Evaluating Storage Materials: Alternatives to the Oddy Test
September 4, 2014
View video (55 minutes - requires Real Player to view)
About the Lecture:
The Library of Congress has a quality assurance program for testing materials that come into contact with collections in storage or on display to ensure those materials will not harm collections. The traditional Oddy test assesses the impact of material off-gassing on collection items through the corrosion of metal coupons, a result that does not necessarily correlate well to the Library's primarily paper-based collections. Dr. Eric Breitung discusses research in the Preservation Research and Testing Division that uses paper instead of metal as a sensor and multiple analytical methods to assess the degradation level of the paper sensor. Common book and paper preservation materials such as book cloths, binding boards, foams, and adhesives were subjected to accelerated aging in the presence of Whatman filter paper and the traditional Oddy metal sensors, then evaluated with ion chromatography (IC) and ultraviolet-visible (UV-Vis) spectroscopy. Of significant interest was the analysis of corrosion products formed on the metal coupons with x-ray diffraction (XRD). Dr. Breitung discusses the assessment of the impact of these specific products on collection materials to better understand the often contradictory results obtained from the Oddy test, and how a new test might better inform the paper conservation community.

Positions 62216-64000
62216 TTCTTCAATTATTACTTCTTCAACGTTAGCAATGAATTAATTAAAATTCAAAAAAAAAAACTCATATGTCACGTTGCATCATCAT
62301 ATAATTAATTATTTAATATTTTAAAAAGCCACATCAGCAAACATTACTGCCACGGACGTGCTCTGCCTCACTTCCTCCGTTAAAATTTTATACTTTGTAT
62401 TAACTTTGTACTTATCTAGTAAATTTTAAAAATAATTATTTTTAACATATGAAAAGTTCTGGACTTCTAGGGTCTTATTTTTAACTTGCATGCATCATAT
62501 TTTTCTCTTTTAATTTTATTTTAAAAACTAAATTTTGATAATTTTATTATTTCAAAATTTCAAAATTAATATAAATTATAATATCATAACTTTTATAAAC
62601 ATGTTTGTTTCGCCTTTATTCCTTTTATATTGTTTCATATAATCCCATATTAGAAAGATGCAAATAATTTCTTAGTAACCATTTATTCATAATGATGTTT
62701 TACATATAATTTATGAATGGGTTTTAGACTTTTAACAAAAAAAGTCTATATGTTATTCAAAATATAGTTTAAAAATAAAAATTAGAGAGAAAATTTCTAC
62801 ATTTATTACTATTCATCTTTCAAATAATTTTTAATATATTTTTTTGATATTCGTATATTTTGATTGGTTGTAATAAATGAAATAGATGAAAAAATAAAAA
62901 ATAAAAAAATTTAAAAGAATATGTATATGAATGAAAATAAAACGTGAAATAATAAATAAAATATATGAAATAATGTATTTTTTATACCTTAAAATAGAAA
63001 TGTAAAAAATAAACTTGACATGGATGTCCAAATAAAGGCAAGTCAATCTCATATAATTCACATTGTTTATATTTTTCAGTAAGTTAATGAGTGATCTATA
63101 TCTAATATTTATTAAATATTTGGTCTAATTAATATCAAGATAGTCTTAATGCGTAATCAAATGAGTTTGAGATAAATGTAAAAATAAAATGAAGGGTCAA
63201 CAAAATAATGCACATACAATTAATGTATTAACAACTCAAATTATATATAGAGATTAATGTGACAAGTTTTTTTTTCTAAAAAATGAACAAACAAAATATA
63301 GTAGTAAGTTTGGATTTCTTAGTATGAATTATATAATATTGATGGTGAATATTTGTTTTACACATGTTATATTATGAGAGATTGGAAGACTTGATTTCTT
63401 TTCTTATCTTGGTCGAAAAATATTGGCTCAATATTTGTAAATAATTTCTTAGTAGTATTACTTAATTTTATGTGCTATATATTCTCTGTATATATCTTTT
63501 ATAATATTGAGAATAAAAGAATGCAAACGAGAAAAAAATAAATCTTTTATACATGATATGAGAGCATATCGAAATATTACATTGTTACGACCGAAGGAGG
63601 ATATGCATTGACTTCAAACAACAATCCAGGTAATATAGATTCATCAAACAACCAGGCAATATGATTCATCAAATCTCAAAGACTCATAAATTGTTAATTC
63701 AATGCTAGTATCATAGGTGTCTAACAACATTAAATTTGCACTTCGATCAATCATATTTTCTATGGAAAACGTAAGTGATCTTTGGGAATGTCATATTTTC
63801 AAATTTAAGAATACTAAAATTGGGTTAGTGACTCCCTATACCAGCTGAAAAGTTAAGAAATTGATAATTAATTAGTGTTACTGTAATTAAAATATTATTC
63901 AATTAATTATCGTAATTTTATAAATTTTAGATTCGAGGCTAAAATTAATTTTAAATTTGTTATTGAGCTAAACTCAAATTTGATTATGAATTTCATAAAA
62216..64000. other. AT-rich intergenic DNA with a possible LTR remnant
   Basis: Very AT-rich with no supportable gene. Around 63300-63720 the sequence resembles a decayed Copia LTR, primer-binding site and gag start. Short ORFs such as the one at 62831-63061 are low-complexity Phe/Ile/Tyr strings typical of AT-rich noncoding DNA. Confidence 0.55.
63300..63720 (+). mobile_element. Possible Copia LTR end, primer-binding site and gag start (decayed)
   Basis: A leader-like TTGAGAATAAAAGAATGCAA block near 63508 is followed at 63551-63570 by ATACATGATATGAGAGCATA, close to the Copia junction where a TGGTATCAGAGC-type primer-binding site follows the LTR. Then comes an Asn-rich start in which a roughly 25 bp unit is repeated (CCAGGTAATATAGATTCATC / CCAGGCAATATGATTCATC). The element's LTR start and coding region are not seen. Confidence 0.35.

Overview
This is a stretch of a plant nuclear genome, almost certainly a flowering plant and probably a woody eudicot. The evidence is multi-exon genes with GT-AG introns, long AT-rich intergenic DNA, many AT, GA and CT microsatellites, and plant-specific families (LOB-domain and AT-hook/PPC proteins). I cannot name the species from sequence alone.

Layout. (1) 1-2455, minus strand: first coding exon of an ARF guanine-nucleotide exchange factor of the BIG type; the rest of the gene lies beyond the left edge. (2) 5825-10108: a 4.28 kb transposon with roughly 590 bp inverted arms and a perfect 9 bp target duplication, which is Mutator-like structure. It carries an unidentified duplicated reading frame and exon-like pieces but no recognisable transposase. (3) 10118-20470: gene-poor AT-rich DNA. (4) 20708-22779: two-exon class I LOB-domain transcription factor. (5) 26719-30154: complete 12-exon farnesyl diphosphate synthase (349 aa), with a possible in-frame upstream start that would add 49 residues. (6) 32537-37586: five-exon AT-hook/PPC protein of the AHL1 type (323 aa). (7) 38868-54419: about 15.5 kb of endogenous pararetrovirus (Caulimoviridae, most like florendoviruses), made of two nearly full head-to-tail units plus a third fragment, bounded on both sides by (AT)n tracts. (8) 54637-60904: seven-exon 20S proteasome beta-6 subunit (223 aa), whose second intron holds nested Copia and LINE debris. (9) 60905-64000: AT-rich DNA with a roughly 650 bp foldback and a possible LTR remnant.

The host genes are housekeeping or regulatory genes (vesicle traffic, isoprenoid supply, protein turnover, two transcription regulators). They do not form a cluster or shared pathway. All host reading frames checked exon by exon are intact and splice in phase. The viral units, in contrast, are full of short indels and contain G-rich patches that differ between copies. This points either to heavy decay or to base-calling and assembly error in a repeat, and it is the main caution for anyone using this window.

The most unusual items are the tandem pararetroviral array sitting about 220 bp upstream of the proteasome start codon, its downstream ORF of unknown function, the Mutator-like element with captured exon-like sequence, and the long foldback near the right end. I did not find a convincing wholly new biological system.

Dr. Eric Breitung, Research Chemist, Preservation Research and Testing Division, Library of Congress